The AgustaWestland (now Leonardo) AW609, formerly the Bell/Agusta BA609, is a twin-engined tilt rotor VTOL aircraft with a configuration similar to that of the Bell Boeing V-22 Osprey.
It is capable of landing vertically like a helicopter while having a range and speed in excess of conventional rotorcraft.
The AW609 was aimed at the civil aviation market but has since received orders from the Italian Military.
The AW609 is a tilt rotor aircraft capable of performing vertical landings whereas conventional fixed-wing aircraft cannot, allowing the type to serve locations such as heliports or very small airports, while possessing twice the speed and the range of any available helicopter.
AgustaWestland promotes the type as “combining the benefits of a helicopter and a fixed-wing aircraft into one aircraft”.
The AW609 appears to be outwardly similar to the military-orientated V-22 Osprey; however, the two aircraft share few components.
Unlike the V-22, the AW609 has a pressurised cabin.
As of 2013, multiple cabin configurations have been projected, including a standard nine-passenger layout, a six-to-seven-passenger VIP/executive cabin, and a search and rescue model featuring a hoist/basket and four single seats; medevac and patrol/surveillance-orientated variants has also been proposed.
For increased passenger comfort, the cabin is both pressurised and equipped with soundproofing.
Access to the cabin is via a 35-inch-wide (89 cm), two-piece clamshell door center-set into the fuselage underneath the wings.
The AW609 is powered by a pair of Pratt & Whitney Canada PT6C-67A turboshaft engines, which each drive a three-bladed proprotor.
These engines possess roughly twice the horsepower of the similarly sized AgustaWestland AW169 helicopter.
Both of the engine and proprotor pairs are mounted on a load-bearing rotatable pylon at the wing’s ends, allowing the proprotors to be positioned at various angles.
In helicopter mode, the proprotors can be positioned between a 75- and 95-degree angle from the horizontal, with 87 degrees being the typical selection for hovering vertically.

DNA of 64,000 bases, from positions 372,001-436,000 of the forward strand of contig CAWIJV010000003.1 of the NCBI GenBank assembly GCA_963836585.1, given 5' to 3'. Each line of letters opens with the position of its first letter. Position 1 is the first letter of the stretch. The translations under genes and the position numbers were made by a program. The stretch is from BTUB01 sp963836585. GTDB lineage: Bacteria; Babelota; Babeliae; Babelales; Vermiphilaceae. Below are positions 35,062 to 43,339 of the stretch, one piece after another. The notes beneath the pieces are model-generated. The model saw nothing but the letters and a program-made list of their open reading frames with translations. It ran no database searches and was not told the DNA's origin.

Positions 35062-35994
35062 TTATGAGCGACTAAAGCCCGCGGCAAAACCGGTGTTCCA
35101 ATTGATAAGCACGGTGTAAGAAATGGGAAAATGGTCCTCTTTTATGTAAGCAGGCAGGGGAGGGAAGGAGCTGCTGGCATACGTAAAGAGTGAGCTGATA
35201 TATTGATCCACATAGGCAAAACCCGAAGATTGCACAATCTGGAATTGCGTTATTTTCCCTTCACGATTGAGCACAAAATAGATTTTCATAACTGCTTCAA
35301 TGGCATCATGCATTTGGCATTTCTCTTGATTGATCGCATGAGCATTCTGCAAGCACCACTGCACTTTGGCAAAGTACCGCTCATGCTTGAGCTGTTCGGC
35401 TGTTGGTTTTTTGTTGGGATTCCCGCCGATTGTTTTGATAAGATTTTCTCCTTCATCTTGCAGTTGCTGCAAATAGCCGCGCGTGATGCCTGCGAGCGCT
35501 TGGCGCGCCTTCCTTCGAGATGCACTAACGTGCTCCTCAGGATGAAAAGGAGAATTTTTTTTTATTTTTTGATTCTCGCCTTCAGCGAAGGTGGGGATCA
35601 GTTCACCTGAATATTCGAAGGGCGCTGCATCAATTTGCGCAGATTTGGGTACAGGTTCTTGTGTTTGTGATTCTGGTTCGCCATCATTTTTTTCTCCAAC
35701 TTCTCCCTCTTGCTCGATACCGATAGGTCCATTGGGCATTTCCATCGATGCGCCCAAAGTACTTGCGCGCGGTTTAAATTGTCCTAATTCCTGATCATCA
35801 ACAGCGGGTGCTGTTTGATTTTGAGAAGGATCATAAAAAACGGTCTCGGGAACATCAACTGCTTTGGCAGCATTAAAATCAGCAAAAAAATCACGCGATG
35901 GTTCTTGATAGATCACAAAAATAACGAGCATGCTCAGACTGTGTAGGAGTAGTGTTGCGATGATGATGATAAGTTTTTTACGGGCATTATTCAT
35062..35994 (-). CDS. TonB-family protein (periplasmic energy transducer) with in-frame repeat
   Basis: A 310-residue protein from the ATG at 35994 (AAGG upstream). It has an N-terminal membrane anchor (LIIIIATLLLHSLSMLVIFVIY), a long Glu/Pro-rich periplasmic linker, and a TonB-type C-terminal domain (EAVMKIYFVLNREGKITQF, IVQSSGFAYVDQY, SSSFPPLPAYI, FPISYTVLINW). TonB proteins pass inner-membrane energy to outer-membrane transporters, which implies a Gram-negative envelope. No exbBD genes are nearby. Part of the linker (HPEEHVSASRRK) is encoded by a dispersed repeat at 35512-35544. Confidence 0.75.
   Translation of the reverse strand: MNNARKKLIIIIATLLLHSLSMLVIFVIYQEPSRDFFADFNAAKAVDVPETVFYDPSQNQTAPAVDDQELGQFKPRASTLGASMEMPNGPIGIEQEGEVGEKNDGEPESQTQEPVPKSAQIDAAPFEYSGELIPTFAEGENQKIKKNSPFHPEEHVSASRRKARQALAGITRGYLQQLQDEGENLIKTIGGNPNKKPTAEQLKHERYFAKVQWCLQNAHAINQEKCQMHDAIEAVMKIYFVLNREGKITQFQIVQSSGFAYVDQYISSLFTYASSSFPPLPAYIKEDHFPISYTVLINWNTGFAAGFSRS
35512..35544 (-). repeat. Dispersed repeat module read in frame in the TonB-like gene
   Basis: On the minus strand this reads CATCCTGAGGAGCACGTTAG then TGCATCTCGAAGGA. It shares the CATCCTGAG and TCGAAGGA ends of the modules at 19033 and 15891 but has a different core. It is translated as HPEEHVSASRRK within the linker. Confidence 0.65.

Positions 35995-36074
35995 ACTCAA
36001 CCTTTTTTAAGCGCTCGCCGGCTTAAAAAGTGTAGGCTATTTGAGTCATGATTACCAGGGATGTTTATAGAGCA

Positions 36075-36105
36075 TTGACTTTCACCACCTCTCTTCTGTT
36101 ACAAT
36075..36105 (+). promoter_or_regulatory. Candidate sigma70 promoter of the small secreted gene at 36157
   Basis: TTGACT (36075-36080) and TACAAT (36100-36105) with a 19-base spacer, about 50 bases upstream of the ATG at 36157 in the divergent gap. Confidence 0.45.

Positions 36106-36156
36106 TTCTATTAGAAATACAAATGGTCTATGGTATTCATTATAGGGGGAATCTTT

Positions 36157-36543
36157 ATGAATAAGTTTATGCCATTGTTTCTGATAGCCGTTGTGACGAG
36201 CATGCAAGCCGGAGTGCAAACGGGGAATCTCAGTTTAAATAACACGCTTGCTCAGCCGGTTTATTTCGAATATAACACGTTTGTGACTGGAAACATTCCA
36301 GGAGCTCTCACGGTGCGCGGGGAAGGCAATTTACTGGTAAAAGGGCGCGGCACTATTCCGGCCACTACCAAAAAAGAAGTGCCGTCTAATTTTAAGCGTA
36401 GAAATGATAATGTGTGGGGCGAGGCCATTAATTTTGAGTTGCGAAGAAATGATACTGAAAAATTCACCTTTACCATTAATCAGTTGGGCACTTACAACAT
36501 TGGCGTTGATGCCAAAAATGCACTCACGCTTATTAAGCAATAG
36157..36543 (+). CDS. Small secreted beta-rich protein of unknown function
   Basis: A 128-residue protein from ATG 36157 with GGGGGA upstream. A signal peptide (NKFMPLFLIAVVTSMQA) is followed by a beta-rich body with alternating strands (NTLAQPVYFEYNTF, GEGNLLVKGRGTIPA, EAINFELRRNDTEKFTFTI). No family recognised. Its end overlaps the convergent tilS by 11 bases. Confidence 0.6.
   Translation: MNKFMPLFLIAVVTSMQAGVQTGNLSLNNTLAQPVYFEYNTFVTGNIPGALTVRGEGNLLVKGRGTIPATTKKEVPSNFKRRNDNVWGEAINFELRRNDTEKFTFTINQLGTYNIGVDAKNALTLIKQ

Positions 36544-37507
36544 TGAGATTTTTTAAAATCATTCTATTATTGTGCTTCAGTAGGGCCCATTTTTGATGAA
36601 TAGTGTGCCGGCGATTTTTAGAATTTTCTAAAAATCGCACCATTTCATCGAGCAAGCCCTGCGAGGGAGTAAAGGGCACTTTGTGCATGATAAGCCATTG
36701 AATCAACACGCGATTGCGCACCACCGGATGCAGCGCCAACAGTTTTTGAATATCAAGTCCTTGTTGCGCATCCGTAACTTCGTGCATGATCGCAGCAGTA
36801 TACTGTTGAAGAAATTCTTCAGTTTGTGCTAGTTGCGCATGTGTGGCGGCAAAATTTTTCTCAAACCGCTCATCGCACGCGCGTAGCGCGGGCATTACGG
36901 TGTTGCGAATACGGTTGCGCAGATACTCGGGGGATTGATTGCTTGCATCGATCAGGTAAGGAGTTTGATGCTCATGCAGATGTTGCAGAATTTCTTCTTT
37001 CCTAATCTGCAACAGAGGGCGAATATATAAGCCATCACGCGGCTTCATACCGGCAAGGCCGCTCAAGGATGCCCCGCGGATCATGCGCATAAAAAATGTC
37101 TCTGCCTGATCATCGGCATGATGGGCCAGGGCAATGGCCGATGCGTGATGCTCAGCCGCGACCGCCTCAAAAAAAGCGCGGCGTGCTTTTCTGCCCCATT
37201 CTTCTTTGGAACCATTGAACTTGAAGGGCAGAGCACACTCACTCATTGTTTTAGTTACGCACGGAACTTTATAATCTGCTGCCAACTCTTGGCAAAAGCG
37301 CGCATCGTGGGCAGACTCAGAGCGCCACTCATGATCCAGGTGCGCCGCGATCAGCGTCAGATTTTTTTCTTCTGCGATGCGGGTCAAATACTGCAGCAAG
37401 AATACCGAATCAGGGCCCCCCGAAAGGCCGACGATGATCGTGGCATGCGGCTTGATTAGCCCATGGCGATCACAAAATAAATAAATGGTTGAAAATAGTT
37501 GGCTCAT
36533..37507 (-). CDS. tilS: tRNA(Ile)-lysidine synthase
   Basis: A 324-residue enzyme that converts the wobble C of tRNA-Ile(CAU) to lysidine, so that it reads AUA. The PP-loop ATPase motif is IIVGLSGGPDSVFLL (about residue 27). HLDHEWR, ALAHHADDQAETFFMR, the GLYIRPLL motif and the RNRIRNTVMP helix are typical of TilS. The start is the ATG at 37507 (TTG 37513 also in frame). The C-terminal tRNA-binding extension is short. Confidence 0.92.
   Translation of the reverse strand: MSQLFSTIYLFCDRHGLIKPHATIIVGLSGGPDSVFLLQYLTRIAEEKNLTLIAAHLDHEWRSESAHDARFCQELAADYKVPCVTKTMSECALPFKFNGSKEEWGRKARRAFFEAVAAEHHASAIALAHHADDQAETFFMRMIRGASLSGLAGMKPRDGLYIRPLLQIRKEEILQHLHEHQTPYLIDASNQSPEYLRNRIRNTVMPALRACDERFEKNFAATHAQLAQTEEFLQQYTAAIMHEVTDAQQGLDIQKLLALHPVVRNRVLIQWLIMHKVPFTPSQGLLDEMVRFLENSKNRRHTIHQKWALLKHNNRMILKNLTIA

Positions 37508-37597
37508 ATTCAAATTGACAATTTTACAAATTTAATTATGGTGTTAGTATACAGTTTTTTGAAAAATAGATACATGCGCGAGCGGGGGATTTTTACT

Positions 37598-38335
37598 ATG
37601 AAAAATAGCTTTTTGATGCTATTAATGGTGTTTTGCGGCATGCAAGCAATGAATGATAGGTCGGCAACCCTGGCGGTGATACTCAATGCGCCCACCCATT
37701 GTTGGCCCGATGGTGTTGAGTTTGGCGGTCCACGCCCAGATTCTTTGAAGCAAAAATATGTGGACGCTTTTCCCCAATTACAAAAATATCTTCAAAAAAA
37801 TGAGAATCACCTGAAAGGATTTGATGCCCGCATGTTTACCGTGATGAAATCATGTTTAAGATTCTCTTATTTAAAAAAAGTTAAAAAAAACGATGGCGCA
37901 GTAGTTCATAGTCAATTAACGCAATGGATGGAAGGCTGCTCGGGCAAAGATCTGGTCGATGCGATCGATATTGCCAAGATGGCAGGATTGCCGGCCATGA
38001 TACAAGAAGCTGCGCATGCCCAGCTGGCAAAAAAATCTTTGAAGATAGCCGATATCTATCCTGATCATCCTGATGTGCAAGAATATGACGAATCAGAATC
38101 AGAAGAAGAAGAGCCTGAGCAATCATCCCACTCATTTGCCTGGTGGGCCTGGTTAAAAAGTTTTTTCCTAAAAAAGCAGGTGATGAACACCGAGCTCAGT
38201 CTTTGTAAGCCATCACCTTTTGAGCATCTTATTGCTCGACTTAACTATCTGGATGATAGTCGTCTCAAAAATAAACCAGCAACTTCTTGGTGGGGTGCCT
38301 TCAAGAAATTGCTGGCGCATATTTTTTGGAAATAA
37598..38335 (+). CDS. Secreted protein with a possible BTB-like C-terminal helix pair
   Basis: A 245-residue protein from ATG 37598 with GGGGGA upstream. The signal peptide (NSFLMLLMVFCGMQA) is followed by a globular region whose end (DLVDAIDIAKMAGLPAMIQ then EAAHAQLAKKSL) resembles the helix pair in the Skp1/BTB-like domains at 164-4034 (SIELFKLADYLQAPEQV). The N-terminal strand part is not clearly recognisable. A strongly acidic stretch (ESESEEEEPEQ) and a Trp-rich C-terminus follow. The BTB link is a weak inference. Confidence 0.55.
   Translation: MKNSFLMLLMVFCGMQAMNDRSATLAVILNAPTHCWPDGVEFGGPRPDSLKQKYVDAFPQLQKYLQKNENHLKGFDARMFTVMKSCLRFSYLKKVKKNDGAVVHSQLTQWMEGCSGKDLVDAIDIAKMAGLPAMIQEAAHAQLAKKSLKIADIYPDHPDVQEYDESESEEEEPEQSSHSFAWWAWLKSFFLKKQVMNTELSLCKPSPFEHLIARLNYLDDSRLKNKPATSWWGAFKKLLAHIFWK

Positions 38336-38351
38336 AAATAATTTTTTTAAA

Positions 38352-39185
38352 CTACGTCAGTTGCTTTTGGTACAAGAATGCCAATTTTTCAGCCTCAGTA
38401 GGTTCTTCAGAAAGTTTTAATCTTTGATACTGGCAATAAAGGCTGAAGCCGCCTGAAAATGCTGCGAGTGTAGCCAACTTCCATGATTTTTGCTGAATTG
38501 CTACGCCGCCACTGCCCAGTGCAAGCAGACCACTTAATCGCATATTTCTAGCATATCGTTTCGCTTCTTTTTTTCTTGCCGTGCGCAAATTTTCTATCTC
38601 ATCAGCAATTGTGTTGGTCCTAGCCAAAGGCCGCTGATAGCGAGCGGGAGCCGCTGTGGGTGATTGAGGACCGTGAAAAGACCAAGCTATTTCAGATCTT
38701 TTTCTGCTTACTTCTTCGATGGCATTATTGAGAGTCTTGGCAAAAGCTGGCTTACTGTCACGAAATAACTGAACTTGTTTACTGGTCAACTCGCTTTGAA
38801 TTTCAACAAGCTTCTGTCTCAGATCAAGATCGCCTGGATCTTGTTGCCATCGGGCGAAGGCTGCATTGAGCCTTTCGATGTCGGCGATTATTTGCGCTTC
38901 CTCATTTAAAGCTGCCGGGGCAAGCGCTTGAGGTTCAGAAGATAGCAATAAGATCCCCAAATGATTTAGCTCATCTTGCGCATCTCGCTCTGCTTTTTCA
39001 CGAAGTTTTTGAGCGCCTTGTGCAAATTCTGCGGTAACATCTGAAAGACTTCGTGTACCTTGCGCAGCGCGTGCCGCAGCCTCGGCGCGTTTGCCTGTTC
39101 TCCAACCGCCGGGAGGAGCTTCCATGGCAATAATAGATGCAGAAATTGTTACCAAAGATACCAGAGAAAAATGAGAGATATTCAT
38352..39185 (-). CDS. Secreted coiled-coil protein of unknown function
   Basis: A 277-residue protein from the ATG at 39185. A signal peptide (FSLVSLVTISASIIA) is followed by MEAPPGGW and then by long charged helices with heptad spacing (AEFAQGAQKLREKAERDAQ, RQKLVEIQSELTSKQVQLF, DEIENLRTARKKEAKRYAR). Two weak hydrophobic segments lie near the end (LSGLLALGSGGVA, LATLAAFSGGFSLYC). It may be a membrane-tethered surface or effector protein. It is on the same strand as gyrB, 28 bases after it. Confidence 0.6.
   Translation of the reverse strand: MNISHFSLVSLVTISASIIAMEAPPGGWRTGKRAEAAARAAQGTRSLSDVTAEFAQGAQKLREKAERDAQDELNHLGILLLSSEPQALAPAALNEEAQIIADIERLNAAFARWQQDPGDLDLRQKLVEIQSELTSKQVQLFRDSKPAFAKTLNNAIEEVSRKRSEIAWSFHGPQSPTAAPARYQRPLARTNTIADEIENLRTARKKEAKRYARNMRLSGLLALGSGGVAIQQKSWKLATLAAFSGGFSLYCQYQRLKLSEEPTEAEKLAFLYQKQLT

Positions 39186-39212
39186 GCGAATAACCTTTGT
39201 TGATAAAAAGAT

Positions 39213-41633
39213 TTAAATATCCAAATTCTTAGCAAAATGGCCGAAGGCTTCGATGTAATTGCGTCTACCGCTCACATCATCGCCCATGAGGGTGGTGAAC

In airplane mode, the proprotors are rotated forward and locked in position at a zero-degree angle, spinning at 84% RPM.
The flight control software reportedly handles much of the complexity of the transitioning between helicopter and airplane modes; automated systems also serve to guide pilots to the correct tilt angle and air speed settings.
When flying in airplane mode, the majority of lift is produced by the AW609’s wings, which are slightly forward swept.
Both the wing and the main fuselage are made largely of composite materials.
The 34-foot-long (10 m) wings feature flaperon control surfaces which are normally automatically controlled; in vertical flight, the flaperons drop to a 66-degree downwards angle to reduce the wing area being encountered by downwash from the proprotors.
A high-mounted rudderless vertical stabiliser is attached the rear of the fuselage to stabilise flight while in aircraft mode.
In the event of a single engine failure, either engine can provide power to both proprotors via a drive shaft; the AW609 is also capable of autorotation.
The AW609 has been designed to develop Full Transport Category/Class 1 performance to operate safely even when flown under single engine conditions.
It is equipped with a de-icing system and is to be certified for flying into known icing conditions.
Building on experiences with the V-22, the AW609 is outfitted with a sink rate warning system.
Avionics include a triple-redundant digital fly-by-wire flight control system, a head-up display system, and Full Authority Digital Engine Controls (FADEC).
The cockpit has been designed so that the AW609 can be flown by a single pilot in instrument flight rules conditions.
Several of the aircraft’s controls, such as blade pitch, are designed to resemble and function like their counterparts on conventional rotorcraft, enabling helicopter pilots to transition to the type more easily.
Elements of the aircraft’s controls feature touchscreen interfaces.
Shortly following AgustaWestland’s full acquisition of the program, a substantial modernisation of the AW609’s design was initiated in 2012; these changes included new engines and the redesigning of the cockpit.
As part of the design refresh, new flight management systems, Northrop Grumman inertial and GPS navigation systems, and various other avionics from Rockwell Collins were adopted.
6 to 9 passengers or 5,500 lb (2,500 kg) payload
13.4 m (44 ft 0 in)
10 m (32 ft 10 in) (distance between prop-rotor centres)